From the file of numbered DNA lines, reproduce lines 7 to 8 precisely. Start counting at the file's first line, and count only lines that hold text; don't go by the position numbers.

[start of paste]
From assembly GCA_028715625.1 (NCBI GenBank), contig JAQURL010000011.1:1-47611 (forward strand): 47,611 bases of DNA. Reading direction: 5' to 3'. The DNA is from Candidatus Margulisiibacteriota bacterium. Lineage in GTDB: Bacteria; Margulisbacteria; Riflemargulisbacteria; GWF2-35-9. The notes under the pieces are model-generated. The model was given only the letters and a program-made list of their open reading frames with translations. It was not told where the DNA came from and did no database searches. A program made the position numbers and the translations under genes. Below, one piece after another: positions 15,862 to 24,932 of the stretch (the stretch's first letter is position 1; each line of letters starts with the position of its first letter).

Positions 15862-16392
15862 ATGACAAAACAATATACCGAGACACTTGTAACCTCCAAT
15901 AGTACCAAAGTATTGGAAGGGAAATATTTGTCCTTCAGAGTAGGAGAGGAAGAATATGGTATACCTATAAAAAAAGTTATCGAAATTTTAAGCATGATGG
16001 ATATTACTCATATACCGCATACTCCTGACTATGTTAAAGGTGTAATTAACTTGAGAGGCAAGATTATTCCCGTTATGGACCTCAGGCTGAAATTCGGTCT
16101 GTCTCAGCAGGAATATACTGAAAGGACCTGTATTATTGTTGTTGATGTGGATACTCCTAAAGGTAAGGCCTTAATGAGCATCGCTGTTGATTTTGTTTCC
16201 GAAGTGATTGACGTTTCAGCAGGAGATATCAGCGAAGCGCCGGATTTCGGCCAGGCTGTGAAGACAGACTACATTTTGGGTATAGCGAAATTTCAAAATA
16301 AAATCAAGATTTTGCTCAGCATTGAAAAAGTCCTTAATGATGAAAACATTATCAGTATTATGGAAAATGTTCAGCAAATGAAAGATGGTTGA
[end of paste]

16201 GAAGTGATTGACGTTTCAGCAGGAGATATCAGCGAAGCGCCGGATTTCGGCCAGGCTGTGAAGACAGACTACATTTTGGGTATAGCGAAATTTCAAAATA
16301 AAATCAAGATTTTGCTCAGCATTGAAAAAGTCCTTAATGATGAAAACATTATCAGTATTATGGAAAATGTTCAGCAAATGAAAGATGGTTGA